The concussion settlement between the NFL and 6000 retired players has settled. But a new book hitting shelves today is sure to reignite the controversy.
How did the NFL spend twenty years covering up and denying scientific evidence linking football to brain damage?
This is the question that League of Denial: The NFL, Concussions and the Battle for Truth is tackling head on. Some say the story could threaten the future of football.
The ESPN investigative reporters who co-authored League of Denial rely on exclusive interviews, previously undisclosed documents, and private emails to tell their story.
“There has never been anything like it in the history of modern sports: a public health crisis that emerged from the playing fields of our 21st-century pastime,” reads an excerpt from the story.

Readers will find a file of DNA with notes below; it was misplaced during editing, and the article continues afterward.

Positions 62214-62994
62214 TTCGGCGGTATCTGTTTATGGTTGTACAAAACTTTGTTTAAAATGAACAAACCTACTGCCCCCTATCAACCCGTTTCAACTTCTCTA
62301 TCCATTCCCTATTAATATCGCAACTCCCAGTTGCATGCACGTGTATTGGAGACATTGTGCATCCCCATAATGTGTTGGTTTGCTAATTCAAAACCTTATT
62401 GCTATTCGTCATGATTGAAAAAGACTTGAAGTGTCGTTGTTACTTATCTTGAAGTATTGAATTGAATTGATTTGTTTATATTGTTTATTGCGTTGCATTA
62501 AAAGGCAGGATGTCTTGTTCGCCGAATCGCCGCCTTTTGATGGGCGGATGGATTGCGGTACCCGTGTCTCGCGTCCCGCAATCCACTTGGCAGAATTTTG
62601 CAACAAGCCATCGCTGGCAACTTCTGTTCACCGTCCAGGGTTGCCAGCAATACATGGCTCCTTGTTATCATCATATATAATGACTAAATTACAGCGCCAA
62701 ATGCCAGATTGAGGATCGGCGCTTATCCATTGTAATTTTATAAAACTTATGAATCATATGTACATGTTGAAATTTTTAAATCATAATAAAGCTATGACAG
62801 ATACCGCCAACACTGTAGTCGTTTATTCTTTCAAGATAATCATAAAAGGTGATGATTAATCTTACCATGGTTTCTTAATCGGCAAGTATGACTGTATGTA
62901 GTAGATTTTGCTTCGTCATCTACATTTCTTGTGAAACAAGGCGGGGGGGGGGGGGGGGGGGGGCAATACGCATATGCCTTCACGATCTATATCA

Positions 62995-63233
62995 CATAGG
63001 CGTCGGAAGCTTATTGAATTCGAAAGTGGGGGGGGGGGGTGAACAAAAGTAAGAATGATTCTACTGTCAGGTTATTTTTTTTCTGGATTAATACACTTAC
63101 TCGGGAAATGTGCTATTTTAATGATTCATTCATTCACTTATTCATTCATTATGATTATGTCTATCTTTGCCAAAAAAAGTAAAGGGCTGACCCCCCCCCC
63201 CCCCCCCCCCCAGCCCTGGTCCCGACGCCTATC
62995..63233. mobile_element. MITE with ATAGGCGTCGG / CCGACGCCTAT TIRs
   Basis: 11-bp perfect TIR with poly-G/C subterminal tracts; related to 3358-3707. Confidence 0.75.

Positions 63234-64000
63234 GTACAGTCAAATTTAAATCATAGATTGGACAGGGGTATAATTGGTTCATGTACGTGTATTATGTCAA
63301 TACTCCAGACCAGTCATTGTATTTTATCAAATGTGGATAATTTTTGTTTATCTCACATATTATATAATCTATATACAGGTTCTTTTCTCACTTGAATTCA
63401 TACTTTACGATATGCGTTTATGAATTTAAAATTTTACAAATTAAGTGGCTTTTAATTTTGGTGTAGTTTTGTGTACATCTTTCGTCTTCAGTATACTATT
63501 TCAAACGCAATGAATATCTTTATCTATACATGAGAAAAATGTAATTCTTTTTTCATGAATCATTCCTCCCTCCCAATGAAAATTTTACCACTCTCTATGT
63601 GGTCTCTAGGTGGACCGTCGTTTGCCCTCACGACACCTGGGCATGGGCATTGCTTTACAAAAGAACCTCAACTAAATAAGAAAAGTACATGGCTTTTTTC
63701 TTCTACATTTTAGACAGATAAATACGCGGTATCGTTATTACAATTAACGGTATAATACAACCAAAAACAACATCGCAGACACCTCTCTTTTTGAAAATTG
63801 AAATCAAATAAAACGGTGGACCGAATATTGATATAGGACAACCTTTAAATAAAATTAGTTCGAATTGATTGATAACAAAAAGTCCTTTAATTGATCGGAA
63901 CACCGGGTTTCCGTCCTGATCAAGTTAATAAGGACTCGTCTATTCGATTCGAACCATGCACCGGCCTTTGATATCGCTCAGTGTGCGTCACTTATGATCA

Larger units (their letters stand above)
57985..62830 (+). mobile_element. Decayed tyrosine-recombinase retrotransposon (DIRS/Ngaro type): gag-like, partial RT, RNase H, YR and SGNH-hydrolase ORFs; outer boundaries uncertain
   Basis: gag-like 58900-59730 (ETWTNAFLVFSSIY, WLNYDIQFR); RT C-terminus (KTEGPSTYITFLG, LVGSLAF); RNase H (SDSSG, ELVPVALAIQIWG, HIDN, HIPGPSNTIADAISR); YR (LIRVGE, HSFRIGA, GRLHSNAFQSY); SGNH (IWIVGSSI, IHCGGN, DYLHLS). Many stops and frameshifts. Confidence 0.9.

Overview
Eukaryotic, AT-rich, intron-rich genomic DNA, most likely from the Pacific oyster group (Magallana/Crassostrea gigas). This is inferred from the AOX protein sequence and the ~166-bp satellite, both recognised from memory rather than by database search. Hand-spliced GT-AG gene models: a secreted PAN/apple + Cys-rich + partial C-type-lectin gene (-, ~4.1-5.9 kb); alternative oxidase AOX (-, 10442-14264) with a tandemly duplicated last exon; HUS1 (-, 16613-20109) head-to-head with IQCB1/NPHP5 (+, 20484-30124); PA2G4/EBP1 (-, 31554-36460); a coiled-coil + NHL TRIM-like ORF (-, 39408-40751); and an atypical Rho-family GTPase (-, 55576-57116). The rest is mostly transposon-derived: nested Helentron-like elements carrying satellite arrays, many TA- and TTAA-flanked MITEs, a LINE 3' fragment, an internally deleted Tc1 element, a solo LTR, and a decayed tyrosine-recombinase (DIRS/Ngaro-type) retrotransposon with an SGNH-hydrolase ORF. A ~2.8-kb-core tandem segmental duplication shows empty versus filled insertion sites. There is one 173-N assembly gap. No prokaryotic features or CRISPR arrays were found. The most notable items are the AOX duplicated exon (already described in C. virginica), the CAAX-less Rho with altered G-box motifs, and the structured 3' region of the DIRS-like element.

Comparisons are made between the NFL and tobacco giants of the 1950s. The book suggests that the league’s executives chose to conceal scientific evidence about brain injury just like tobacco execs covered up facts proving that cigarettes are addictive, deadly, and cancer-causing.
The NFL settled the case one week before the start of the 2013 season. They agreed to pay $765 million to players over 20 years – pocket change to a $10 billion business. The settlement means the NFL does not have to admit any wrongdoing.